tried to cut the price of crude oil to
the lowest point at which it cwnld be
produced at all. If ever a state wa$
justly aroused, the indignation of Kan
sas was righteous.
Stale finance may be demoralized
by the effort to refine and transport
oil. Industrially the success of the ex-j
pennient cannot be regarded as by any j
means assured. But it is an honest
attempt, and the experience, success- j
ful or not. will be of great value to
the nation in teaching what are the
practicable methods of dealing with
the trust evil.
A Soft Snap.
Of all the sinecures under the pat
ronage of the government none is
much more of a snap than the sto-called , V ,, u,.;.i
. . , . . . i fr sample to the Herpicide cornranv.
Si cnih claims commission apiointed ; tw, t u ti ",
' letro!t, M.ch. T. !I. Thomas, special
ovt-r three years ago. There are nve'aoent
member: and each member draws an j " "
annua sary of $S.Ov0. Former Sen- That Tickling in the Throat,
ator William E. Chandler, always an ! One minute after taking One Minute
alra:nistration in t. is the chairman ' Cough Cure that tickling in the throat
of this wax works committee. U
With this "fat take" coming their
way the lucky five have not displayed
iiis , y
might remove the excuse for existence. J
but they need the money. In the three t
years they have settled Spanish claims'?
aggregating exactly $1?,. . while they
have drawn $s".5"0 salaries and at the
same time have expended over $C.j'"'.ih.'i
in the prosecution of their investiga
tion into the claims presented. Each
doliar a!lowed on account of claims
has cost the government $''), in addi
tion to their salaries.
It dfesnt require the expert opinion
of a genuine grafter to convince any
one that the "Spanish claims commis
sion" is one of th.e easy places for real
hard "workers." The members of the
commission have sent their friends to
Cuba to di? down on the claims and
have exercised their rights to the lim
it of the law.
There is said to be a growing deficit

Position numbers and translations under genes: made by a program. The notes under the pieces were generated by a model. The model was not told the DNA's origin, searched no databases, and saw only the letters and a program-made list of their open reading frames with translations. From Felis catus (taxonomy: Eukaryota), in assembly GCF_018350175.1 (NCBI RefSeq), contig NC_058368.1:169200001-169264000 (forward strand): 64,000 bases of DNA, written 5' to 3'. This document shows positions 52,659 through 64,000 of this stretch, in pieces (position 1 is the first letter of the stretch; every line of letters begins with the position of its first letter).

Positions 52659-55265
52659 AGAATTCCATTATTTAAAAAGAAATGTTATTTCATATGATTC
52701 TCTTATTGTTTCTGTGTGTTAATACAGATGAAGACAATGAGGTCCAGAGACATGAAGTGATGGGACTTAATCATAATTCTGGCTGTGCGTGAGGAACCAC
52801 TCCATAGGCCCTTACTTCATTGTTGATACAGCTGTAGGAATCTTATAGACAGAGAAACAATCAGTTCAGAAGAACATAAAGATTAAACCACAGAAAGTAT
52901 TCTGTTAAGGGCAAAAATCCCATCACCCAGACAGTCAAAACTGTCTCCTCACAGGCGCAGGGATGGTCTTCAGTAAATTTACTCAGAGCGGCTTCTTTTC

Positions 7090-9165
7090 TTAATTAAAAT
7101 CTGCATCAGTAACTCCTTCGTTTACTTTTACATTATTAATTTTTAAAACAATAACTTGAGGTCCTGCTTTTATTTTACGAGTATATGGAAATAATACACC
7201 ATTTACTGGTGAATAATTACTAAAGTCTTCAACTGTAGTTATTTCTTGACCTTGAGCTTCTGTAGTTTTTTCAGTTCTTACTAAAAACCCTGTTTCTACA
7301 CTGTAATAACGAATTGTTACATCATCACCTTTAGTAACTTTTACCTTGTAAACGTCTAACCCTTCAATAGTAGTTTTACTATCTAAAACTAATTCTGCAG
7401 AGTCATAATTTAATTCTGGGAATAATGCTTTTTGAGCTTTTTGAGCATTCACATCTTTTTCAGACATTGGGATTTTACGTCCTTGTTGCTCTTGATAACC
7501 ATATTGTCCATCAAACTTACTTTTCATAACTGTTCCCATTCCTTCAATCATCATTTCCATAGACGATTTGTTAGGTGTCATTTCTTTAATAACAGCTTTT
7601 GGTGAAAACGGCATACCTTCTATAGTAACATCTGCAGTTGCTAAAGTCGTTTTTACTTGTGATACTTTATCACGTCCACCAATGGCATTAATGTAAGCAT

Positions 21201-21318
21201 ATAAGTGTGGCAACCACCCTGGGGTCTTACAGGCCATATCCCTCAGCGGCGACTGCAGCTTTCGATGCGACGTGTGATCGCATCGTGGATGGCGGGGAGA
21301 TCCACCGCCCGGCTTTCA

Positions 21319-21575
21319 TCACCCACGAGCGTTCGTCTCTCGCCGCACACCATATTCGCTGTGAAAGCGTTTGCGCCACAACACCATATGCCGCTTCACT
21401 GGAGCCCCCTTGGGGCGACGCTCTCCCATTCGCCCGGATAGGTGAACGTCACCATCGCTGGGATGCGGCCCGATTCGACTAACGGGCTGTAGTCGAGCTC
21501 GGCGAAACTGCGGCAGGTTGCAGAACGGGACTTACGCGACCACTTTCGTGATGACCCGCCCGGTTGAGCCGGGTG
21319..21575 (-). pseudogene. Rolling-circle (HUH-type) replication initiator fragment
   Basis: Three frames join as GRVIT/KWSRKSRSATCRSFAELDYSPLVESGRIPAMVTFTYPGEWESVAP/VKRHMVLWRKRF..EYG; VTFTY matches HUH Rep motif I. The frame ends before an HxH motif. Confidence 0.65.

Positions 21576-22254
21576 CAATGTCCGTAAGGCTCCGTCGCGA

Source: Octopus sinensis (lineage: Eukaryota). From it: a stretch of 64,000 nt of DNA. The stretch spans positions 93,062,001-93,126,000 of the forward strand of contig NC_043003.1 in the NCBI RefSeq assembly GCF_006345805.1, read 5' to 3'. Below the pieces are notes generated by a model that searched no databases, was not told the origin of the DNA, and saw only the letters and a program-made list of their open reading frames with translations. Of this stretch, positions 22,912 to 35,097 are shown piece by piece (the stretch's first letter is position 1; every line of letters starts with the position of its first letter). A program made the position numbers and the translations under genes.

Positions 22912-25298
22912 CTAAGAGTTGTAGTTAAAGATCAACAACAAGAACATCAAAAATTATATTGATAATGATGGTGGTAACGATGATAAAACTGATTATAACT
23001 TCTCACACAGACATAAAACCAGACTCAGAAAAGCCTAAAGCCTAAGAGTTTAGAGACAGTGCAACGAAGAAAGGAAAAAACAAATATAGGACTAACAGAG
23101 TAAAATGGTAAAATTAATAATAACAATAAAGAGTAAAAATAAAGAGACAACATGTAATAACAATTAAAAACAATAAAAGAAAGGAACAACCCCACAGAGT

in tne treasury or ine nation. i ni
commission, if it should succeed finally
in paying off a few million dollars of
claims at an average cost of ' for one
will have done its part toward put
ting the government in the hoie.
MILWAUKEE ROAD ADOPTS
THE BLOCK SIGNAL SYSTEM
More Miles of Line Operated With This
Protection Than Any Other
Company in America.
The Milwaukee road, known as on
of the most conservative of the public
carriers, has done much in recent
years in winning the confidence and
patronage of those who travel, but it
never has made a greater strike than
the one in which it announces that it
is the hrst railway in America to
adopt the absolute block system in the
operation of its trains.
Today the Milwaukee has more miles
of road operated under block signal
rules t han any other railway company
The fear that the passenger might have
of wreck is dispelled when he knows
that his train has the protection that
is afforded on the Milwaukee lines. It
is an innovation that every other com
petitor eventually must adopt. What
t lie public demands above all is safety
Comforts and conveniences of travel
are attractions, and it should not be
overlooked in stating that the Milwau
kee s reputation for providing these
has long ago been established, but
shortcomings In these particulars are
not. so apt to be criticised by the pas